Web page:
Now, you might be dismissing me as a Luddite, but I will be the first to admit that I have this huge tendency to be addicted to my gadgets. However, what tipped the scale for me was the realisation of how much of my attention was getting drained by techno exhaustion. That is the time I decided to do some experiments on myself and came up with simple strategies that really worked for me. Since then I have shared them with many young people I work with and most have taken to them well. So, now that you have read up till here, why don’t you go ahead and try some of them.
Start with intention
What gives you a sense of joy, brings value to your life and makes you more creative? If there is an app to help you do that, then choose only that one. For example, you might be a photographer or artist and want to showcase your art on Instagram or your music on YouTube. When you have a clear intention, then you know why you want to use an app and the next step is to decide how often and for how long. You might decide that every weekend you would upload a new song or series of photos and therefore through the week you might want to delete the app and reinstall it on weekends. Many times, young people use the internet and gaming as a way to numb the pain in their life caused by mental health problems or other difficulties. If you sense that is the problem, then please speak to somebody you trust and who will understand what you are going through. Sorry, but screens are not going to take that pain away.
Dumb down your phone or computer
This is that Rhea told me when I asked her how she managed to detox herself. She did a serious digital de-clutter and removed most apps on her phone. I took her advice and removed Mail, all social media apps and many other apps that just randomly sat on my phone screen. I have made access to my social media so inconvenient even on my laptop that the temptation to do a “quick peek” does not even arise. When I am offscreen, I lock away my phone and laptop as I have noticed that “out of sight out mind” really works.
Build substitutes for your fidgety fingers
In this experiment, I reached an interesting realisation which has been really helpful in my detox — we humans love to fidget with our fingers. Even our ancestors, monkeys and chimpanzees loved to fiddle all the time — picking nits and grooming their little ones, using sticks to pull out ants from anthills, swinging from trees to trees. I realised that more than actually seeking these apps what I needed was something to do with my twitchy fingers when I was idle. So I started finding substitutes like doodling or writing in my diary which immediately settled the urge. Maybe you can think of something that your fretful fingers would like to do? Strum a guitar, pummel the dough, try pottery whenever you feel the urge to go down the rabbit hole of the internet.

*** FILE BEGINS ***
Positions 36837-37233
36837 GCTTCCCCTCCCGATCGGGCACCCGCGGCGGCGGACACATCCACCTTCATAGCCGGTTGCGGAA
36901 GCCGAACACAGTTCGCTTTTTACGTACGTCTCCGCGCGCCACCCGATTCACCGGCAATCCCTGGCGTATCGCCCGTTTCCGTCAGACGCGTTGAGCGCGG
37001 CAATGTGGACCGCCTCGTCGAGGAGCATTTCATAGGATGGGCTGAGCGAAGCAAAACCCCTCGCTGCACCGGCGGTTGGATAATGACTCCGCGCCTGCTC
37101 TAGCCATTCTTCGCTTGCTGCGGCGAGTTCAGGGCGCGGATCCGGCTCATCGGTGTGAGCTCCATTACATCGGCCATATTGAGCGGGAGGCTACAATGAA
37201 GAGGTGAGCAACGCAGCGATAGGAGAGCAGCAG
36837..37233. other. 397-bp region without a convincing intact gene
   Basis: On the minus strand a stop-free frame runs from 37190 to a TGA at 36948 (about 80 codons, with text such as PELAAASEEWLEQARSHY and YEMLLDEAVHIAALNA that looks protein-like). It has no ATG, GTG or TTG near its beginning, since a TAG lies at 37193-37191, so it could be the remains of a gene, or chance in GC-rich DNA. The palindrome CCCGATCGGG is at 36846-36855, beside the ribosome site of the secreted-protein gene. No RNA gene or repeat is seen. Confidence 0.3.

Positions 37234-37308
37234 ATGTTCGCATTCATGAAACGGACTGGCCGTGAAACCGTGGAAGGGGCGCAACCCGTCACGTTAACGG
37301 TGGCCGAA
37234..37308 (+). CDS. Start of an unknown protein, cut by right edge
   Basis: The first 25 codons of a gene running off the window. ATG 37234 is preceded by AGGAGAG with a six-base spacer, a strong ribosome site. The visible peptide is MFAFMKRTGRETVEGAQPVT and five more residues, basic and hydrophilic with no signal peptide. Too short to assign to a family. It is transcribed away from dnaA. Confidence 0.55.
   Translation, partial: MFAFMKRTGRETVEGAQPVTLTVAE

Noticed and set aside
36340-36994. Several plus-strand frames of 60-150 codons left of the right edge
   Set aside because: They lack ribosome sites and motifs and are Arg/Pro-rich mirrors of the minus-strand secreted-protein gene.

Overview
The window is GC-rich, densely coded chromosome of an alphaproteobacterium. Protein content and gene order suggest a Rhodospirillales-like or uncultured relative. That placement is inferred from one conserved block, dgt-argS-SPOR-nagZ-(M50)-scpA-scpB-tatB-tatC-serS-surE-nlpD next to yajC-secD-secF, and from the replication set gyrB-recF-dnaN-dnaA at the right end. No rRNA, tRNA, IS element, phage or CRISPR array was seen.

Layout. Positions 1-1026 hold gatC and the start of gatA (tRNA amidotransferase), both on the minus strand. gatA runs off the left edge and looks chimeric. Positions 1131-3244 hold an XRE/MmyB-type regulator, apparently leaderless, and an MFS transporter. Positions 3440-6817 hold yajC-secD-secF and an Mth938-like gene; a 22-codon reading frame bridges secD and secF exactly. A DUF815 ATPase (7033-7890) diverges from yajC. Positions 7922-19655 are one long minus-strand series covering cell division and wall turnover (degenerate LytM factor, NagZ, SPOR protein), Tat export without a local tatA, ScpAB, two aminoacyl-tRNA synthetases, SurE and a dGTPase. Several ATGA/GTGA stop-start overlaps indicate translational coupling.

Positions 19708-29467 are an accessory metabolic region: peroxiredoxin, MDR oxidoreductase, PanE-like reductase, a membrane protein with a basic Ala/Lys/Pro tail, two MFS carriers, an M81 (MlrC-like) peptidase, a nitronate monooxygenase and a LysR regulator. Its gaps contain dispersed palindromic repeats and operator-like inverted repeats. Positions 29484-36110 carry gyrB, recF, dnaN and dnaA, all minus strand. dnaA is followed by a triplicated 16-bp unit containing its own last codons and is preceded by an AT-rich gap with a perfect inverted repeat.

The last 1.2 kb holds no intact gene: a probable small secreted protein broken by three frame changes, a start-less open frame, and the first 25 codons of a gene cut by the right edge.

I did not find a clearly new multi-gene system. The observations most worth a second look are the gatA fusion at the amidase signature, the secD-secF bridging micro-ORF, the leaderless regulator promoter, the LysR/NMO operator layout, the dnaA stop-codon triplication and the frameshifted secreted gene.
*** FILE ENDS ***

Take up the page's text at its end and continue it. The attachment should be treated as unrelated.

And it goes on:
Do it in a group
Social media apps use our need for connection and visibility as a way to get us addicted. One perfect example of this is Snapchat “streak.” Why not use their strategy to detox yourselves and stay connected at the same time? Form a group at school or in a college where you all keep track of or even create offline “streaks” of how many hours a day you kept for deep work or “flow” activities. Meet regularly and have some off screen fun — play board games, have a go at your instruments, go for treks, start dance clubs but make sure the gadgets are locked away.
Choose “slow and flow” over “fast and easy”
While writing this column whenever I felt a little stuck I could sense the twitchy gremlins creep up on me to go for a quick buzz from the internet. However, I was alert to the lure, watched them with curiosity (“I see that you are trying to hijack my mind”) but did not give in until the time they faded away and left me to my writing. In fact, what I love about my digital declutter (still work in progress) is that I have much more time to do things that add value to my life. So go on and check out of that little gadget that gives you dings of pseudo- pleasure and check in on real fun and reclaim your life.